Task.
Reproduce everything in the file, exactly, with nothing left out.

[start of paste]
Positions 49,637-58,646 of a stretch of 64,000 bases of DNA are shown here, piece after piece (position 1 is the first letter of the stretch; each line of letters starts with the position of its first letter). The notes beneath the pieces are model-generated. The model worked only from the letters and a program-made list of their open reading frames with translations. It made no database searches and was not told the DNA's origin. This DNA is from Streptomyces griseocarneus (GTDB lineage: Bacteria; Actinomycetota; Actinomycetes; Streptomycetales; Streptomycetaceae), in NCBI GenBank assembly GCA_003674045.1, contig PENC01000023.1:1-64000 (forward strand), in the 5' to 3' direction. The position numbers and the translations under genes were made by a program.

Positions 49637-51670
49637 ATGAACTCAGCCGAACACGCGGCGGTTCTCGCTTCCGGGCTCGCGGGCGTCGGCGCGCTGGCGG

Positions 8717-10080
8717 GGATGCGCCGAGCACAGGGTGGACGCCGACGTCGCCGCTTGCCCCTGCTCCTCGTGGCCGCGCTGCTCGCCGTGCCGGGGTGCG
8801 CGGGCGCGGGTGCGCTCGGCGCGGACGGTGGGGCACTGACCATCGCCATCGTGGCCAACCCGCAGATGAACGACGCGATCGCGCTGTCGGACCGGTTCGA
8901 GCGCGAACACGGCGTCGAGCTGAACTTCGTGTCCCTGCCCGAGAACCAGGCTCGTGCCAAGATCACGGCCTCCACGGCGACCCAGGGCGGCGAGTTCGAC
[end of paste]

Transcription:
Positions 49,637-58,646 of a stretch of 64,000 bases of DNA are shown here, piece after piece (position 1 is the first letter of the stretch; each line of letters starts with the position of its first letter). The notes beneath the pieces are model-generated. The model worked only from the letters and a program-made list of their open reading frames with translations. It made no database searches and was not told the DNA's origin. This DNA is from Streptomyces griseocarneus (GTDB lineage: Bacteria; Actinomycetota; Actinomycetes; Streptomycetales; Streptomycetaceae), in NCBI GenBank assembly GCA_003674045.1, contig PENC01000023.1:1-64000 (forward strand), in the 5' to 3' direction. The position numbers and the translations under genes were made by a program.

Positions 49637-51670
49637 ATGAACTCAGCCGAACACGCGGCGGTTCTCGCTTCCGGGCTCGCGGGCGTCGGCGCGCTGGCGG

Positions 8717-10080
8717 GGATGCGCCGAGCACAGGGTGGACGCCGACGTCGCCGCTTGCCCCTGCTCCTCGTGGCCGCGCTGCTCGCCGTGCCGGGGTGCG
8801 CGGGCGCGGGTGCGCTCGGCGCGGACGGTGGGGCACTGACCATCGCCATCGTGGCCAACCCGCAGATGAACGACGCGATCGCGCTGTCGGACCGGTTCGA
8901 GCGCGAACACGGCGTCGAGCTGAACTTCGTGTCCCTGCCCGAGAACCAGGCTCGTGCCAAGATCACGGCCTCCACGGCGACCCAGGGCGGCGAGTTCGAC